Centrist Tory MPs have decided to support the Government’s Rwanda Bill at a crunch vote tomorrow.
The One Nation group warned the Government must “stick to its guns” and not break international law over the immigration policy which has its second reading in the Commons on Tuesday.
Damian Green MP, chair of the One Nation Caucus, said: “We have taken the decision that the most important thing at this stage is to support the Bill despite our real concerns.
“We strongly urge the Government to stand firm against any attempt to amend the Bill in a way that would make it unacceptable to those who believe that support for the rule of law is a basic Conservative principle.”
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After a meeting this evening, the MPs in the group remain concerned about any future amendments that would mean the UK Government breaching the rule of law and its international obligations.
A statement said it would oppose such amendments in the Commons.
Matt Warman MP, leading member of the One Nation Caucus, said: “The Bill as it stands represents a delicate balance between what is legally possible and what will make a real difference to this vital issue.
“It is in the national interest for the Conservative Party to resolve this matter quickly and amicably, and for the Government to resist proposals that would derail other parts of the package of measures necessary to tackle illegal migration.”
Representatives from five groups on the Tory right considered the verdict of a “star chamber” of lawyers which decided the legislation needed significant changes.
The Conservative backbench European Research Group chairman Mark Francois called on Prime Minister Rishi Sunak to “pull” the legislation after lawyers convened by the caucus deemed it an “incomplete” solution to problems posed by small boat asylum claims.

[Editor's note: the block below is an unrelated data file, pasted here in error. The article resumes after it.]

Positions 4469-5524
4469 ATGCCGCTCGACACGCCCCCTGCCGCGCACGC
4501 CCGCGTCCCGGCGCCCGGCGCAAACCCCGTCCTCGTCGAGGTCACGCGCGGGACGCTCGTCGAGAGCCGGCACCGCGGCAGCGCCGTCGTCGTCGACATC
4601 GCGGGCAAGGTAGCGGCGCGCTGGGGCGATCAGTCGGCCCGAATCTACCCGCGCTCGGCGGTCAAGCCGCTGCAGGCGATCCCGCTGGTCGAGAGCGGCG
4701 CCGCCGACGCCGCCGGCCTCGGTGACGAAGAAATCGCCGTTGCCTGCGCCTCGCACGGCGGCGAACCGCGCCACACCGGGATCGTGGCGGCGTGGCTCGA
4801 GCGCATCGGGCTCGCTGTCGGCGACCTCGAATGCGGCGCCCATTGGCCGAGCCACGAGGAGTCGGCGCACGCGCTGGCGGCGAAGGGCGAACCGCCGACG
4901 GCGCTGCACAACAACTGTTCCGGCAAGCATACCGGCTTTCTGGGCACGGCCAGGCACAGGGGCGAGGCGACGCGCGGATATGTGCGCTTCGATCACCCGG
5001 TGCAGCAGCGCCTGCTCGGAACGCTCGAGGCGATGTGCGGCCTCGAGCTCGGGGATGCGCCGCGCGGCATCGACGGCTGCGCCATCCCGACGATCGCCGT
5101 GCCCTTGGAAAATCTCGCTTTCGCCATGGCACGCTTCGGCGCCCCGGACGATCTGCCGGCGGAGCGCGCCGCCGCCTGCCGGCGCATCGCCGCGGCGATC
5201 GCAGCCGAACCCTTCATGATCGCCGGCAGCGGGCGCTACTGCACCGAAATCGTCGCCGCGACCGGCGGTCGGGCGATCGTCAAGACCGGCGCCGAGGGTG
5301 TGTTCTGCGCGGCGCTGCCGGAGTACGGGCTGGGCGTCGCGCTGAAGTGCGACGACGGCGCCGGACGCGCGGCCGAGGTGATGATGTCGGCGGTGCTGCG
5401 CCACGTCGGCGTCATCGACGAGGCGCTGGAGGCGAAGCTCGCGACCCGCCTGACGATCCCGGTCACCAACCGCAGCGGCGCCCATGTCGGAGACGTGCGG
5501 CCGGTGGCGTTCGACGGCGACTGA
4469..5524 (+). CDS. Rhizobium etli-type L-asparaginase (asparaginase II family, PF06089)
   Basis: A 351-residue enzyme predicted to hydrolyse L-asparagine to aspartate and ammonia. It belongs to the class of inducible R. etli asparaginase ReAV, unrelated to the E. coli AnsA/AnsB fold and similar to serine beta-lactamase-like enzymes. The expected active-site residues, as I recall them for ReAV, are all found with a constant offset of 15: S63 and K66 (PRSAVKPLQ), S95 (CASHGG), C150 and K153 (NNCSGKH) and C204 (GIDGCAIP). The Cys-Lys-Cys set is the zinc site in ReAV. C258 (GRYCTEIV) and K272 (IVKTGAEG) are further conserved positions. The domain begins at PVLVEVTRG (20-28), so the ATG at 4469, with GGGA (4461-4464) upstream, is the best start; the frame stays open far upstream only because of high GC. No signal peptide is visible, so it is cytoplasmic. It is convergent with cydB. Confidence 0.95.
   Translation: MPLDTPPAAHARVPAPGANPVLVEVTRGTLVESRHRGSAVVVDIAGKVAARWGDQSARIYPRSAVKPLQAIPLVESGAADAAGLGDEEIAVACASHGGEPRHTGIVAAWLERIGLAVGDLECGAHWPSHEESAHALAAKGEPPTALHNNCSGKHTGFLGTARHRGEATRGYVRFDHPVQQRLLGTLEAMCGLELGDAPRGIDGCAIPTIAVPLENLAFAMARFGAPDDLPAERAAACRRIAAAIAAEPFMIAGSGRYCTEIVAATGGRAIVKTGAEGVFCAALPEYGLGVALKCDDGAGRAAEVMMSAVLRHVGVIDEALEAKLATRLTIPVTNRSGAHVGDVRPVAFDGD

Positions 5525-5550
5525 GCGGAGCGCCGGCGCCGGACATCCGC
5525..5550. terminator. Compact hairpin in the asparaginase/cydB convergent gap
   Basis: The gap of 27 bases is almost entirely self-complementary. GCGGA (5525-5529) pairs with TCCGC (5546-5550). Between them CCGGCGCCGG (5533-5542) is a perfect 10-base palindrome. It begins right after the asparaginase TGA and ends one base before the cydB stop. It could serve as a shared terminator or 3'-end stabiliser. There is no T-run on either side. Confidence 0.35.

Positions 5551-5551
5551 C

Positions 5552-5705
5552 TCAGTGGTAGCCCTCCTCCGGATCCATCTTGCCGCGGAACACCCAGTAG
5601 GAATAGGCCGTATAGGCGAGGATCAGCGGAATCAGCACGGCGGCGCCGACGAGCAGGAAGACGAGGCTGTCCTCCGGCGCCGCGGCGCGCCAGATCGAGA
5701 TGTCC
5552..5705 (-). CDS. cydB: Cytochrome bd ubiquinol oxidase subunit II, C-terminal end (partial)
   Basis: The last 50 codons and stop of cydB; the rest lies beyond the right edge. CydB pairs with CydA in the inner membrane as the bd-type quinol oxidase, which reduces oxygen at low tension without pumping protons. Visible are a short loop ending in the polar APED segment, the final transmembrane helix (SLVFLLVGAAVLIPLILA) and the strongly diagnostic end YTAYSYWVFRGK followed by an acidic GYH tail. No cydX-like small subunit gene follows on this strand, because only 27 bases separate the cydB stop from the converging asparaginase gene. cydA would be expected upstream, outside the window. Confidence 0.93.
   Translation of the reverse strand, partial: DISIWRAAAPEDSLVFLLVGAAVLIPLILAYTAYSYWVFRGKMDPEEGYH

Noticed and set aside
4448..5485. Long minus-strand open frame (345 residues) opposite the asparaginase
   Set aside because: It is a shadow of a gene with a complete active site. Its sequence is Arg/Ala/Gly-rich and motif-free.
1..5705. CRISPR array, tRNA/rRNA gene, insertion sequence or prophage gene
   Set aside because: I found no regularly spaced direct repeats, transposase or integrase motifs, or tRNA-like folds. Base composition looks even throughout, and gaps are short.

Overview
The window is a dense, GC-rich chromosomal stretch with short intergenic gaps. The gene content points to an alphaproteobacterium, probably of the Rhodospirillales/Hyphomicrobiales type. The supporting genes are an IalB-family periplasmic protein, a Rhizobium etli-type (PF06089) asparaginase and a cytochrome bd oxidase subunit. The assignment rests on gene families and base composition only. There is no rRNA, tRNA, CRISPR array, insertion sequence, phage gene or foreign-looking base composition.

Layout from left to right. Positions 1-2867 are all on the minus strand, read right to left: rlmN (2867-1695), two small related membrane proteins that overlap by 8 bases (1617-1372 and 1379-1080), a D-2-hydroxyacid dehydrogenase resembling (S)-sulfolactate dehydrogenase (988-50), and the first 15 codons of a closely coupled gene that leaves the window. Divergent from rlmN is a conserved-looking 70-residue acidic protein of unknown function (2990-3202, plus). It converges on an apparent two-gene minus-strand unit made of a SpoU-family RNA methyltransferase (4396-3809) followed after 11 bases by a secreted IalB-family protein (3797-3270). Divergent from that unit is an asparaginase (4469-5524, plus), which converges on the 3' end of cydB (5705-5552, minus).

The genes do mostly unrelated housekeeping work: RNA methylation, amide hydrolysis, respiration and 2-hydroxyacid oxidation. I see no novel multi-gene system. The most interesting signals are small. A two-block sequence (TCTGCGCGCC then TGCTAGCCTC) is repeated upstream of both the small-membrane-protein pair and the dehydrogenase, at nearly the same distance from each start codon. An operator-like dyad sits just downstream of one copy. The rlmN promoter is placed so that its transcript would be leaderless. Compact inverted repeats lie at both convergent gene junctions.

The Bill, which Mr Sunak hopes will revive the stalled scheme to deport people crossing the English Channel to Kigali, would need “very significant amendments” to work, the so-called “star chamber” of legal advisers concluded.
Speaking after a summit of representatives from the “five families” – the ERG, the Conservative Growth Group, the Northern Research Group, the New Conservatives and the Common Sense Group – Mr Francois said: “It might be better to start again with a fresh Bill that is written on a different basis.”
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But a meeting of 40 right-wing MPs tonight agreed to vote against or abstain in tomorrow’s Rwanda bill vote unless Mr Sunak offers concessions.
They claim they have the numbers to defeat the government.
The Prime Minister has tried to find a middle ground in response to the Supreme Court ruling that his plan to send asylum seekers who arrive in the UK on small boats is unlawful.
His Bill allows ministers to disapply the Human Rights Act but does not go as far as overriding the European Convention on Human Rights.
The Government’s current assessment is that only one in 200 cases will successfully avoid being sent to Rwanda once the Bill becomes law.
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